• Ron Mills-Pinyas

Photopsia; I shut my eyes in order to see.

Goethe's "subjective halos", phosphenes, entoptics, photopsia, awe and wonder. Toward a new series of paintings:

I shut my eyes in order to see. Paul Gauguin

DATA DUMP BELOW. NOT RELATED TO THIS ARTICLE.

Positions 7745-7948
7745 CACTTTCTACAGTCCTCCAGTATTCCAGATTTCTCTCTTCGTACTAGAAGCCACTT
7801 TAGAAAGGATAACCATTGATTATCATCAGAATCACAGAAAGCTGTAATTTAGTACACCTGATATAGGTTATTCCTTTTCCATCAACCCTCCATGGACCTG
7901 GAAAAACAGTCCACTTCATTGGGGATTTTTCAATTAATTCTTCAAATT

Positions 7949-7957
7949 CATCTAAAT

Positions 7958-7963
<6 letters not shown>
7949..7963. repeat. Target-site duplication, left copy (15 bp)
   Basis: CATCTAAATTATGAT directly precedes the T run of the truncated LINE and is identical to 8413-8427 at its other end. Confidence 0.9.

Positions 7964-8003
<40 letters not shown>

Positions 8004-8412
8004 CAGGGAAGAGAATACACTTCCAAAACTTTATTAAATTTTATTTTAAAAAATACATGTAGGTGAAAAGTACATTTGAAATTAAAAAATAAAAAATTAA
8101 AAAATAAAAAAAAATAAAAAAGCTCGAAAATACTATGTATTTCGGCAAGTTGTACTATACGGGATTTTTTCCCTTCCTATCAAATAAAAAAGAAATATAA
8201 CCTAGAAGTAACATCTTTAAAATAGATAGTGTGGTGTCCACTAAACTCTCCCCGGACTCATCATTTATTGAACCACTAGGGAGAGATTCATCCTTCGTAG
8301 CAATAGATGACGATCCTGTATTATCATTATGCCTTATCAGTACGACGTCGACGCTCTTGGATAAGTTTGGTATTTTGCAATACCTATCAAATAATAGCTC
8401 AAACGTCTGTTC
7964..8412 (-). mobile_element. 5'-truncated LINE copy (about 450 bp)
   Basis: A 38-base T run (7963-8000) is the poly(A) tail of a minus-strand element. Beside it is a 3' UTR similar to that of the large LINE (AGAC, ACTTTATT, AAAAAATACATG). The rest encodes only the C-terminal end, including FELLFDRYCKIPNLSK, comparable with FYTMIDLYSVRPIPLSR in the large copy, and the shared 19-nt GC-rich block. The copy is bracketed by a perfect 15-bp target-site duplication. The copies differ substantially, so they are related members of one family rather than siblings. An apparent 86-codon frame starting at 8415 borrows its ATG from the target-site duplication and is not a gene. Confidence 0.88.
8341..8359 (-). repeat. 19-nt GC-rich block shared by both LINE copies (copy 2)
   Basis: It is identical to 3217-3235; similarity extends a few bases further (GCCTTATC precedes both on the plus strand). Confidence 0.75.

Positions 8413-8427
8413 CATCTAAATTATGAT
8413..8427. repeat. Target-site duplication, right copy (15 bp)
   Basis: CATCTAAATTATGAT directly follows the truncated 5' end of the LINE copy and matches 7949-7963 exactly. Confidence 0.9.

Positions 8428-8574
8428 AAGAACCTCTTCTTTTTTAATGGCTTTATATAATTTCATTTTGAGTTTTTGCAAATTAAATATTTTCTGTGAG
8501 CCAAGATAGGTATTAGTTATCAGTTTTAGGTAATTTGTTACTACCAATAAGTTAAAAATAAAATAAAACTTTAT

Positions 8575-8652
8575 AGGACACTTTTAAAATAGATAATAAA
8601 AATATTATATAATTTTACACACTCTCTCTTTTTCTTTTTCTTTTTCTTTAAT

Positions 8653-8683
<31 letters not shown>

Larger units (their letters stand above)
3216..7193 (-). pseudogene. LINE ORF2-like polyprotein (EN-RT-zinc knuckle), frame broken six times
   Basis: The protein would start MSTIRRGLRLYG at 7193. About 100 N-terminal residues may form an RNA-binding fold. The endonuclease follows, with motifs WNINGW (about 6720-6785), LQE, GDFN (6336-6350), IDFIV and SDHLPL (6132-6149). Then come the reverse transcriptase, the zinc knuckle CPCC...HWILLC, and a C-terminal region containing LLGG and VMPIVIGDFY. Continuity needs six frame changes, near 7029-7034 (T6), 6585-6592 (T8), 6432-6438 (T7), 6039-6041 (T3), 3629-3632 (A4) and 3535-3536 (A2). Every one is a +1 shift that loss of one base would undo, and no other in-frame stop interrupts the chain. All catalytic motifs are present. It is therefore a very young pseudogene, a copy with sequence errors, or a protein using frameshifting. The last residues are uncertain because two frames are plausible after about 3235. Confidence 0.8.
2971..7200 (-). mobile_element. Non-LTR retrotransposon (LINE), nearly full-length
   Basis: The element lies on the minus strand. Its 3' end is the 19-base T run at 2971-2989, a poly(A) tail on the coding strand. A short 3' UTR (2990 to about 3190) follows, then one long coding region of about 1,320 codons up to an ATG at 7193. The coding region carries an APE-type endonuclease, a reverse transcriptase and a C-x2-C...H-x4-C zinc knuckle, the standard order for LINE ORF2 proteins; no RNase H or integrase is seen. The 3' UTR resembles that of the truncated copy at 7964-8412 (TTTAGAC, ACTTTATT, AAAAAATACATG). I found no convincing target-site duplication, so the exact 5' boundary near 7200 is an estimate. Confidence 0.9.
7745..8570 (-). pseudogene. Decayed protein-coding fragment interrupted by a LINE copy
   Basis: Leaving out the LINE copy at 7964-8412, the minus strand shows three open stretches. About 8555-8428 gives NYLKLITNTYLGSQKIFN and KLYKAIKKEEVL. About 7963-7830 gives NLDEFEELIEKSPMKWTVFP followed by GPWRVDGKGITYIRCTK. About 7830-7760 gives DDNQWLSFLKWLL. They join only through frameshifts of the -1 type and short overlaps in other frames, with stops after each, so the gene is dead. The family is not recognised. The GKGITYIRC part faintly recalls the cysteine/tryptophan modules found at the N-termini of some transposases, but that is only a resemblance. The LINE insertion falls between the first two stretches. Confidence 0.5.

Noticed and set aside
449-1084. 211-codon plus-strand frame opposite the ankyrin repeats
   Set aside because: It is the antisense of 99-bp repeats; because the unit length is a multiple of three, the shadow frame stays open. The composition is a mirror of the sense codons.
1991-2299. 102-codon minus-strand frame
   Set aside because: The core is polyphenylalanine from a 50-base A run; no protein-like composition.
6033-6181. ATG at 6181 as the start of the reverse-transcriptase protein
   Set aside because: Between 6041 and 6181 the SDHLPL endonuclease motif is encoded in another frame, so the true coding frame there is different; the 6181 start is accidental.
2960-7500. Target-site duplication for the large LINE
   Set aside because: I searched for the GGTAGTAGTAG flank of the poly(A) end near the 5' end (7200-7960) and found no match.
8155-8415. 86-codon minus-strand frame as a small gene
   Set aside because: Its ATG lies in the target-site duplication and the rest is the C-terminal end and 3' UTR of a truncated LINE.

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While teaching concrete/non-objective forms of painting this week I realized that more than play, per se, more than conceptualism, historicism or ideology (all given due attention), my personal efforts in the studio—while informed by all of this—are at this stage in my career more toward a renewed experience of awe, wonder, aesthetic arrest, a peculiar form of ecstatic sensory experience that makes me feel most alive and present in the world—with a brush in my hand. I return to painting for such moments of grace, moments in which I realize the limits of mind and intention, when I suspend mental chatter and reconnect to the primacy of perception in gratitude; the art as a vehicle, a meditation, a prayer that grounds me--and I hope others. While laying in the sun with Isabel recently at Salishan on the Siletz Bay I enjoyed the flow of color on the back of my eyelids, the flow, intricate luminosity and floaters witnessed as a phenomenon worth noticing. Of course everyone has done so for fun, pressing here and there to create blushes and swells of color: orange, yellow, hot pinks, deep purple, etc... in fact Goethe wrote about it and other aspects of color theory in a work published in 1810. It occurred to me that it might be interesting to engage such optical phenomena as a point of departure, much as I did the water in the bay, toward a new palette with new inspiration, flow, luminosity...about the liminal visual realm between interior and exterior sight, possibly even bioluminescent biophotons, the leaky boundary that blurs what we normally consider distinctly different interior visual stuff and the visible exterior world.